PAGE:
Later in the document, First Access returns to its central argument: that the JV agreement with Ahr did not constitute a “duty of care” arrangement.

It reads: “The JVA makes it clear that Mr. Ahr did not contract with FAE Ltd. (or any other defendant) to manage or control his personal life or protect his personal safety. No term in the JVA even comes close to obligating FAE Ltd. to provide such personal services. In fact the JVA makes it clear that Mr. Ahr did not want that. He wanted (and contracted for) a purely business relationship.”

“Imposing a duty on FAE Ltd. or FAE LLC to prevent Mr. Ahr’s drug overdose would extend the boundaries of legal obligations far beyond any precedent… would convert businesses engaged in the music and entertainment industries into full time baby-sitters for artists.”

It adds: “Imposing a duty on FAE Ltd. or FAE LLC to prevent Mr. Ahr’s drug overdose would extend the boundaries of legal obligations far beyond any precedent, and far beyond the contractual obligations and reasonable expectations of parties doing business. 

“It would convert businesses engaged in the music and entertainment industries into full time baby-sitters for artists. That clearly was not the parties’ intent upon entering the JVA.”

The demurrer notes that, in FAE’s eyes, the Joint Venture between First Access and Ahr also did not constitute “a duty to supervise”. In other words, for FAE to be legally liable for the actions of its co-defendants in the case: Chase Ortega, plus Peep’s tour manager Belinda Mercer. (Update: FAE also says it didn’t have a “duty to supervise” Peep’s relationship with two other First Access affiliates – Daisy Quin and Steve Paul – who are not co-defendants.)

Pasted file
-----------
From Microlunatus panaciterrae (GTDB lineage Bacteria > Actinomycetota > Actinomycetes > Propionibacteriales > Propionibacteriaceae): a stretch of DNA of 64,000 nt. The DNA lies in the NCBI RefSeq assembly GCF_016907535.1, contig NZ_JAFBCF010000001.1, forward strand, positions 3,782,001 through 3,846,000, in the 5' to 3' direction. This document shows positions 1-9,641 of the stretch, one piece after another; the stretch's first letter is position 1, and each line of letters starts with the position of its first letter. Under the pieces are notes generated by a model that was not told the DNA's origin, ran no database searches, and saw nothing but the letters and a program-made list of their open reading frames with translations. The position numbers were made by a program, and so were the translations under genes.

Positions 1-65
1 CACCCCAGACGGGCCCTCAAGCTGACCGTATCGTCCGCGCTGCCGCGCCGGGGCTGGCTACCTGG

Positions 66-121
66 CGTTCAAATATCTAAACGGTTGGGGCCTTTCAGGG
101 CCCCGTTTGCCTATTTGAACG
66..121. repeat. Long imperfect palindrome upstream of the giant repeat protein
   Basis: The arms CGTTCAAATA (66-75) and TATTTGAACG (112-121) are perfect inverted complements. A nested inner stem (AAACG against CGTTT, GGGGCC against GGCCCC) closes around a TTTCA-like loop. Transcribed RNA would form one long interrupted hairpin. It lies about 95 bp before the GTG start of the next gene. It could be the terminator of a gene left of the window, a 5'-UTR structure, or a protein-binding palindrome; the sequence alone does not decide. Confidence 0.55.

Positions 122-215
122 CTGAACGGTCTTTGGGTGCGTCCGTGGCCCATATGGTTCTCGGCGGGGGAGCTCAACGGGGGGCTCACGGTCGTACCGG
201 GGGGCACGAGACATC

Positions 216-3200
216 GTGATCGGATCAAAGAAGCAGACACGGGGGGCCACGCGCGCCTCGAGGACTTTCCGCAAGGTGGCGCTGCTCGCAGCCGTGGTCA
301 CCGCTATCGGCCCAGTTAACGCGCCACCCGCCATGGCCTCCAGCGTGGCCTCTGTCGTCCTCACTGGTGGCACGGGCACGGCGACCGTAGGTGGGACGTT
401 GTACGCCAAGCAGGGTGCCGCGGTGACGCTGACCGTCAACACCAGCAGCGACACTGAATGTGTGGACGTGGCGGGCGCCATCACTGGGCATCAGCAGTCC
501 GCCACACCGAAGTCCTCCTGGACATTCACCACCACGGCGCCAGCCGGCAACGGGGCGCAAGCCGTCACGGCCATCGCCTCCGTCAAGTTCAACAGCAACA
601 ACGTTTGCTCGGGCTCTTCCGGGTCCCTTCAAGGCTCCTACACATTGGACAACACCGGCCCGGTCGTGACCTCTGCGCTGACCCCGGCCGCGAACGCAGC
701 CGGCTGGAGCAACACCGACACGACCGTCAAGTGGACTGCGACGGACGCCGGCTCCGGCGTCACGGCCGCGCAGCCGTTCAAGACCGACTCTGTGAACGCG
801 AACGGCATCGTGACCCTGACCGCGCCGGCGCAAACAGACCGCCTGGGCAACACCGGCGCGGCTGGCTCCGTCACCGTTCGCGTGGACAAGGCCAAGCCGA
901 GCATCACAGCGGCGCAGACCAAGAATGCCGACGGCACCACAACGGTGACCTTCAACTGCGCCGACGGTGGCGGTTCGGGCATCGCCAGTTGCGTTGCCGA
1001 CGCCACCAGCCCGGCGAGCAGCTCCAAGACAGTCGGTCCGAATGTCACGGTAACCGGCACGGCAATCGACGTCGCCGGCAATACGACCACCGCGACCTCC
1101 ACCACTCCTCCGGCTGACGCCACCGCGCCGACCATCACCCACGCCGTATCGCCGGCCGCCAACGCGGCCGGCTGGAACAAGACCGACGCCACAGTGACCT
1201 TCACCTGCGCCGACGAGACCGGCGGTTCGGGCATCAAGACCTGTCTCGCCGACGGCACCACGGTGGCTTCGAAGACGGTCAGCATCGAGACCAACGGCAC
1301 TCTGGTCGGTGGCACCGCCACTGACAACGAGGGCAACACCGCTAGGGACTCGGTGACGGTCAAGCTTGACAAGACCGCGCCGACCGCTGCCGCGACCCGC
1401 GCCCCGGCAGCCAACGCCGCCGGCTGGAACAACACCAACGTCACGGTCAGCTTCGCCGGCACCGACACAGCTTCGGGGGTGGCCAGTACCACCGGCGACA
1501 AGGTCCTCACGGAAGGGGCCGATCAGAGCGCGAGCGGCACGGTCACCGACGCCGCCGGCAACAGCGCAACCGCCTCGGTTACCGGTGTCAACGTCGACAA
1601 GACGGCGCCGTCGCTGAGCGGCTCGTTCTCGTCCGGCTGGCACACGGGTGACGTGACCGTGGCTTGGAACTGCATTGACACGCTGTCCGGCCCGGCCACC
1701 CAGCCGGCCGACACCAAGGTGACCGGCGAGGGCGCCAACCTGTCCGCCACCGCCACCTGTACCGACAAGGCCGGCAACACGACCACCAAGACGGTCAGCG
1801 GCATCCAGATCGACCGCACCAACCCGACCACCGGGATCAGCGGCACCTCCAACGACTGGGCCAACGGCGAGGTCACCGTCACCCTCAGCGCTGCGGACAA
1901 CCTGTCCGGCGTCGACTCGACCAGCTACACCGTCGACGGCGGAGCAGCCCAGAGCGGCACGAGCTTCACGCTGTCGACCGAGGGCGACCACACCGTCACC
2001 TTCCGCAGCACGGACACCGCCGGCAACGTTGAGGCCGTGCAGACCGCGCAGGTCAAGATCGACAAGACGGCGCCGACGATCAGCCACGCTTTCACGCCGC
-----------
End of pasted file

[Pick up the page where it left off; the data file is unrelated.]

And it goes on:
The demurrer further notes that ten days before Ahr’s untimely death on November 15, 2017, the artist sent Stennett a text which read: Thank u so much Sarah ! We just got to Miami. I’m great my friends are great and it’s very hot and sunny. Hope everything is well ♥ thank you so much for this again”

According to Rolling Stone, in the wake of FAE’s demurrer being filed, Liza Womack filed an amended complaint on December 30, hitting back at the claim that First Access had an “arm’s length” relationship with Lil Peep.

The amended filing alleges that FAE “undertook the task of controlling and managing [Peep’s] personal life,” including his “eating, drinking, sleeping, allowing for his personal hygiene, procuring driver’s license/identification cards … living arrangements, buying and providing furniture, co-signing leases, securing and paying for utilities, money management, budgeting, paying taxes, identifying, paying for, transporting, and accessing health care providers and therapists, exercise, social activities, drug use, personal safety, and well-being.”

According to FAE’s demurrer, the trial date for the case is set for April 4, 2021.

[Picture credit: Hurricanehank/Shutterstock]Music Business Worldwide